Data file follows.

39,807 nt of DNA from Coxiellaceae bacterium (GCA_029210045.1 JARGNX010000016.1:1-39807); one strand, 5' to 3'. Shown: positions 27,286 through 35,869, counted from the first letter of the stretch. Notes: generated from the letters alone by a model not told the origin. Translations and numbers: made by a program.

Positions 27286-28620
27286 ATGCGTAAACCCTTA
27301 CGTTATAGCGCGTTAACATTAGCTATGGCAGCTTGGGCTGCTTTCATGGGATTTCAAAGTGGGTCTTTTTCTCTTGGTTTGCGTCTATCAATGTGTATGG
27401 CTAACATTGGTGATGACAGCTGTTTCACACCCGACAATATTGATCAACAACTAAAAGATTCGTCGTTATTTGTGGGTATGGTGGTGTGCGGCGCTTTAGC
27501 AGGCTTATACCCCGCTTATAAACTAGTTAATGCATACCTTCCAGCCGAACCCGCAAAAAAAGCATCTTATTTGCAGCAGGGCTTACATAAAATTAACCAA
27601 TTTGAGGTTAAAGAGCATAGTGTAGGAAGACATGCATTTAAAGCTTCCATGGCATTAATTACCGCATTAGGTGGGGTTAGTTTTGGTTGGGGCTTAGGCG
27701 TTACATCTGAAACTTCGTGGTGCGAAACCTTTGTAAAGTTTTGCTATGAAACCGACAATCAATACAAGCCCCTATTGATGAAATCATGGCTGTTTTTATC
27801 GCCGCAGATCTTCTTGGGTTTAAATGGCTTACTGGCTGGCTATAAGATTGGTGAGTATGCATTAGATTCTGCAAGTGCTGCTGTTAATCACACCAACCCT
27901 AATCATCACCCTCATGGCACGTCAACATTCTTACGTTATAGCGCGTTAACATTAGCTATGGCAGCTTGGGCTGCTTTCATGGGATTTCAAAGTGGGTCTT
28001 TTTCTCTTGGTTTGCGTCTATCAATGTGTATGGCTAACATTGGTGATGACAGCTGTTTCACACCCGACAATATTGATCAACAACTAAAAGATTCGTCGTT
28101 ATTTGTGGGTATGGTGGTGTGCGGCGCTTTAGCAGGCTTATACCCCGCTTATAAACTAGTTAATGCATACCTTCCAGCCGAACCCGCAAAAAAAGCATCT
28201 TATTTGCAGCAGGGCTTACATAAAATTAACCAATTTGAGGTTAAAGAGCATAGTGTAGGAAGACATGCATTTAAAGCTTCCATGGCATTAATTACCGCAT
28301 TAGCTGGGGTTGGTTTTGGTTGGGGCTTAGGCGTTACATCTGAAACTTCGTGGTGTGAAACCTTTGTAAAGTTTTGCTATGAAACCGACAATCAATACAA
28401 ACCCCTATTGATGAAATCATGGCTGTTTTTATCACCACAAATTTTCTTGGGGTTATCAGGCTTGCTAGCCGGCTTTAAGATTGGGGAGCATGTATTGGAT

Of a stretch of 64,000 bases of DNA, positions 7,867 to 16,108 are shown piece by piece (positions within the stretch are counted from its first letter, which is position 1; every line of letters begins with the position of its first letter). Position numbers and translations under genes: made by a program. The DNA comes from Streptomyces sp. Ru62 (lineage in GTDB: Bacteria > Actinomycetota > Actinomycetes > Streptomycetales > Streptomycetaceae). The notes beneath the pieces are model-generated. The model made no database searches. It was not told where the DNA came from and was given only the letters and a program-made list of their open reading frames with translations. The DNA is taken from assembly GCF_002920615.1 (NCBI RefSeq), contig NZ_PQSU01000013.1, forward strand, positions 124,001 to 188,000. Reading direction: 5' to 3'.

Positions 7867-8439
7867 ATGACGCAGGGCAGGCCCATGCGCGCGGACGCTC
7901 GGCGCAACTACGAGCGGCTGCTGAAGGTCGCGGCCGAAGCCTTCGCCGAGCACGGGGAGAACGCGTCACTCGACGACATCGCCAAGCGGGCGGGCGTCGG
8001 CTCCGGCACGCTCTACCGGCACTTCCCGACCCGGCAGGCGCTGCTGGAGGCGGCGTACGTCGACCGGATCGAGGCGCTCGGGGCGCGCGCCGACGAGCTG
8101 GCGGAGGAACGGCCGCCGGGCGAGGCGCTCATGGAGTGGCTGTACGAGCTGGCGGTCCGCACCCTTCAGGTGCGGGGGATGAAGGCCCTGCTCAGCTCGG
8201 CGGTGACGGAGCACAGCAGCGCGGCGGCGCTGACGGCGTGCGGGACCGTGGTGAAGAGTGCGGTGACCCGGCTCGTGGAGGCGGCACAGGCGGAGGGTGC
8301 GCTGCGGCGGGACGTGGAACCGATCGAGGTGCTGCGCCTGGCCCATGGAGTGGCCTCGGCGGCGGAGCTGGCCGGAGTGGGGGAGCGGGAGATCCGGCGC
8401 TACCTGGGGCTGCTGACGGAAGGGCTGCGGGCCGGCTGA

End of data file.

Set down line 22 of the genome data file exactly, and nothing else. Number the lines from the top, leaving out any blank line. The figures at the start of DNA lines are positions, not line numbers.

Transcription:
8201 CGGTGACGGAGCACAGCAGCGCGGCGGCGCTGACGGCGTGCGGGACCGTGGTGAAGAGTGCGGTGACCCGGCTCGTGGAGGCGGCACAGGCGGAGGGTGC